Yesterday’s blog contained humour from the New Yorker in an article called Netflix Documentaries Watched During Quarantine, written by the entire staff of The New Yorker. Here are some more to cheer.
“Outrageous Sexual Fetishists in Their Messy Bedrooms”
“Scientology Takes Another Beating”
“A Turd in the Hot Tub: Horror Stories from DoubleTree Cleaning Staff”
“I Filmed Myself Pulling Apart This Old Cuckoo Clock”
“Charles Manson: The Hamburg Years”
“The Secret Life of People Who Pretend to Be Chimps”
“ESPN 30 for 30: That Night Tommy Lasorda Ate Twenty-four Hotdogs”
“Michael Moore Accomplishes Nothing”
“The Plant-Based Food Revolution That Will Transform the Way You Eat for Nearly Two Weeks”
But now onto something extremely serious. Faithful readers will know that I have been studying the precepts of the Islamic faith. But a serious question came onto me: Is Allah the same God as the Old and New Testament God? Goggled the question and got an answer that makes me absolutely joyous!
Allah” is indeed the same God worshipped by Catholics and other Christians. The Catechism of the Catholic Church states: “The plan of salvation also includes those who acknowledge the Creator, in the first place amongst whom are the Muslims; these profess to hold the faith of Abraham, and together with us they adore the one merciful God, mankind’s judge on the last day.” (CCC, 841)
This identification of “Allah” with the God of Jesus Christ is not new. In 1076, Pope St. Gregory VII wrote a very beautiful letter to King Azir, the Islamic ruler of Mauritania. After thanking King Azir for his gifts, the Holy Father recalled God’s desire that “all men be saved and none to perish.” He then noted, “We and you must show in a special way to the other nations an example of this charity, for we believe and confess one God, although in different ways, and praise and worship Him daily as the creator of all ages and the ruler of this world.”
We find Pope St. Gregory’s position echoed in the sixth and seventh solemn prayers used on Good Friday.
In regard to the Jewish people, the sixth prayer refers to them as the people “to whom the Lord our God spoke first.” We then pray that they “may attain the fullness of redemption.” Regarding other people, including Muslims, who believe in the one true God, we pray: “Almighty and ever-living God, grant to those who do no. The Catholic Church has always upheld essential monotheistic kinship with Jewish and Muslim people.”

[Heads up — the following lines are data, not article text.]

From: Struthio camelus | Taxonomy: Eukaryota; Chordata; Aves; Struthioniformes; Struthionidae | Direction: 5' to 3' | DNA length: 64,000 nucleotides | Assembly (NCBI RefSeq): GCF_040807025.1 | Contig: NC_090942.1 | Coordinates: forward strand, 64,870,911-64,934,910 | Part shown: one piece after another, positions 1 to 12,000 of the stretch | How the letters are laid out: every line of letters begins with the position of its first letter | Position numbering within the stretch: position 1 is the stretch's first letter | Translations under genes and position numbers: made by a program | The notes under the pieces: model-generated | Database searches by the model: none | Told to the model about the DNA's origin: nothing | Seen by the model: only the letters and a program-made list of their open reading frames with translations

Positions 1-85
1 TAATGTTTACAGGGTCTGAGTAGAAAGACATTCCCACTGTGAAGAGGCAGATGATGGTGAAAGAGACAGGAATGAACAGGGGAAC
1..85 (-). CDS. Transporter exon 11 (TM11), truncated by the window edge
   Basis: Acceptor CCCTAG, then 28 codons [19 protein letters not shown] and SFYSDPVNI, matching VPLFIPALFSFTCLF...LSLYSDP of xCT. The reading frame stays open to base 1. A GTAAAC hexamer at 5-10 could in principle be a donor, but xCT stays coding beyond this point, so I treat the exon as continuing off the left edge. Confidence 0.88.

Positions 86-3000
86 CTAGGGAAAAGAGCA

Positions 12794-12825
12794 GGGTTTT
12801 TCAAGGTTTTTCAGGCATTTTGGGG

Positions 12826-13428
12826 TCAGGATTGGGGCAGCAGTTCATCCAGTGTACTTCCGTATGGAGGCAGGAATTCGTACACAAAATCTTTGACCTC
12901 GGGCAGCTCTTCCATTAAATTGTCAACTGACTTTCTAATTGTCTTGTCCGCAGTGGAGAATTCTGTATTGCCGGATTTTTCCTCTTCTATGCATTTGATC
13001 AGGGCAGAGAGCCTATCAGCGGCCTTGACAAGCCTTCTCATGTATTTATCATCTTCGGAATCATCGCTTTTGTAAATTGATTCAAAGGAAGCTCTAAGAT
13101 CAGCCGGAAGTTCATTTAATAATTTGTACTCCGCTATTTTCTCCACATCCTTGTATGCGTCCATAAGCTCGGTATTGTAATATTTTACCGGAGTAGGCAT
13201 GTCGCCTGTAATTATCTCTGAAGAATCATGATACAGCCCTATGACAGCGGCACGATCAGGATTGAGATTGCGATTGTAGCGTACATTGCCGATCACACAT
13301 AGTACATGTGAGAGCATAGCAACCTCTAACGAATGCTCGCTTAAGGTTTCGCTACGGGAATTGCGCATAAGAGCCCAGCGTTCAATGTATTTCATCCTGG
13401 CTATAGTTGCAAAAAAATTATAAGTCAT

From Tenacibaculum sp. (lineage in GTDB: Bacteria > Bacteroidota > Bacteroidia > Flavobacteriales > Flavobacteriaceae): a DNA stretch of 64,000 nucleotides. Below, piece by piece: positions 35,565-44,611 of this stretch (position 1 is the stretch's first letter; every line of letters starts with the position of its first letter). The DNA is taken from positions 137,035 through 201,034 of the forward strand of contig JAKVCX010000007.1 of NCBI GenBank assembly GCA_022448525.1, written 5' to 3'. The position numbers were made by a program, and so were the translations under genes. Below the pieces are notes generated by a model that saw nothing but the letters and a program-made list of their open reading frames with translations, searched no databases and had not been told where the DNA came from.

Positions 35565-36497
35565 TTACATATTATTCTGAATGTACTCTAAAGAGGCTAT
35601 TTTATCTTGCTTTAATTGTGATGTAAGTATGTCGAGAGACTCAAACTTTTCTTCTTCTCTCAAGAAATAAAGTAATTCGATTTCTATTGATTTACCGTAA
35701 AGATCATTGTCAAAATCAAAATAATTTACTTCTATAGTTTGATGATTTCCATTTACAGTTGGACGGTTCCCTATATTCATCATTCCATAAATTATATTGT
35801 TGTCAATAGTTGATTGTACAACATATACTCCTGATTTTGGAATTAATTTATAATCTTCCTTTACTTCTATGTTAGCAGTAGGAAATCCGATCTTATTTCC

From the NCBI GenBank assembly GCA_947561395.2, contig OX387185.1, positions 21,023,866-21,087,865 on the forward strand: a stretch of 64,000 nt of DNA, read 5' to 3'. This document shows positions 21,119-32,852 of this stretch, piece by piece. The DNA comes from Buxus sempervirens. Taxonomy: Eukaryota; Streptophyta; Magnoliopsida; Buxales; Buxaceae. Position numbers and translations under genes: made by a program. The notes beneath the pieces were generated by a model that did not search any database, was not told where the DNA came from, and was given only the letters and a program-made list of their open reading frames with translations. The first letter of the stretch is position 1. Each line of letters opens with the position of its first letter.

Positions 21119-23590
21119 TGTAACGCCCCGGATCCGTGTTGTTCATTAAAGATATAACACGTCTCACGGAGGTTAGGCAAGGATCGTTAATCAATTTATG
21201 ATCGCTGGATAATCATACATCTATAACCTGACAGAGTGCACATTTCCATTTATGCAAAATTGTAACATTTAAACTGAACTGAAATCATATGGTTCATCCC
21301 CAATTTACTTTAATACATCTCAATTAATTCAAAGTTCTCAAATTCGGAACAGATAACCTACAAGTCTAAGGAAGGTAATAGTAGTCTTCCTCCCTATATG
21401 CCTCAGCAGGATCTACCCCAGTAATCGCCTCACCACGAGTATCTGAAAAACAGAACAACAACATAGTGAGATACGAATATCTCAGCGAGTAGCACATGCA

Catholic insistence on the equivalence of “Allah” and God has also entered the legal realm. In 2009, the Catholic bishops of Malaysia powerfully defended the position of Pope St. Gregory VII. After the Islamic government prohibited a Catholic newspaper from using the word “Allah” for God, the bishops went to court, arguing that this state-imposed restriction of “Allah” to Islam actually violated the religious freedom of Catholics whose liturgical texts used “Allah” for God.
But how can Christians and Muslims use the same name for God when Christianity and Islam are so different? To escape this apparent quandary, we need to distinguish between the generic “name” God and the many personal names attached to the divine.
Contrary to widespread belief, “Allah” is not Islam’s personal name for God. Rather, “Allah” is a contraction of two Arabic words – al-ilah – which mean “the deity.” As such, “Allah” is not a “name” but an impersonal generic “term.” To put it another way, “Allah” is simply the Arabic equivalent of Theos inGreek, Deus in Latin, El in Hebrew, and God in English. These are all nouns, not names.
When believing monotheists – whether Christian, Muslim or Jewish – pray to God in whatever language they use, the prayers all terminate at the same point: the one true God.